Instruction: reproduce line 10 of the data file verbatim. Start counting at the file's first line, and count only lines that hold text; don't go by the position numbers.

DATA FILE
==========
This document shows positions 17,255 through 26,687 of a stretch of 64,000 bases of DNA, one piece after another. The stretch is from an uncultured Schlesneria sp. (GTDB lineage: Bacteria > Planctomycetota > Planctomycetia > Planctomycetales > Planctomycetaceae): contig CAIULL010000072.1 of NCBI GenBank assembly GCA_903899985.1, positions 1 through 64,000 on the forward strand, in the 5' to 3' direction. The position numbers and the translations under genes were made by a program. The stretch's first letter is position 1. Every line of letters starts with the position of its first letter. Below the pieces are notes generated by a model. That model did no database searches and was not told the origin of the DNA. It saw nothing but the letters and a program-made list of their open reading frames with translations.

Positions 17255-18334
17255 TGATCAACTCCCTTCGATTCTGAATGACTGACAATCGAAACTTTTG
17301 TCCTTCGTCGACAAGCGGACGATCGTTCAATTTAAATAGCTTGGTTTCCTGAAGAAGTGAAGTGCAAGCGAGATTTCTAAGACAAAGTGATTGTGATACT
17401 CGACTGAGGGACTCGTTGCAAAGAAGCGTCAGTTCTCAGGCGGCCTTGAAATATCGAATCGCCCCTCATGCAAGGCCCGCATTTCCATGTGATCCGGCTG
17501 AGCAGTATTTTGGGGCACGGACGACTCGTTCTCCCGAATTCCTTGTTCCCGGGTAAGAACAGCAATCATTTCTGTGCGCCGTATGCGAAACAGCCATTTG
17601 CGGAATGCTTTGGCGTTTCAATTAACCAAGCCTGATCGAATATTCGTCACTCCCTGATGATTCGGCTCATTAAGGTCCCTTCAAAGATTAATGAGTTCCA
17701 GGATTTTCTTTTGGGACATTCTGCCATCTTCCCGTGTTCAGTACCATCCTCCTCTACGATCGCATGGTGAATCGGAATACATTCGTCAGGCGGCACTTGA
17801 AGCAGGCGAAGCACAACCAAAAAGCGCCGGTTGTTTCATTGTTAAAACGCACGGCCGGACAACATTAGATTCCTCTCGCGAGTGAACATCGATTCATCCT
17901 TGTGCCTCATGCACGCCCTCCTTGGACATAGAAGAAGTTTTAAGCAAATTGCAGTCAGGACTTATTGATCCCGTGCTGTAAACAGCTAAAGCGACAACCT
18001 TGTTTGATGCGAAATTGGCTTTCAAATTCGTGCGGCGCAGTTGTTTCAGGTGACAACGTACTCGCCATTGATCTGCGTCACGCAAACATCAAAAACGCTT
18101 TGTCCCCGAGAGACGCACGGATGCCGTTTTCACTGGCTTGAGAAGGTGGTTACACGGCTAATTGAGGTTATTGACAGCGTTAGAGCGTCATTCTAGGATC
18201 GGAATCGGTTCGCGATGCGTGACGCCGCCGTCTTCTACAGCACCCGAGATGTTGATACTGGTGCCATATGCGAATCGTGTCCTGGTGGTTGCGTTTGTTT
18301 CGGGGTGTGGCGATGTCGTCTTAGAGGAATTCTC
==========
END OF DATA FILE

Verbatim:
17901 TGTGCCTCATGCACGCCCTCCTTGGACATAGAAGAAGTTTTAAGCAAATTGCAGTCAGGACTTATTGATCCCGTGCTGTAAACAGCTAAAGCGACAACCT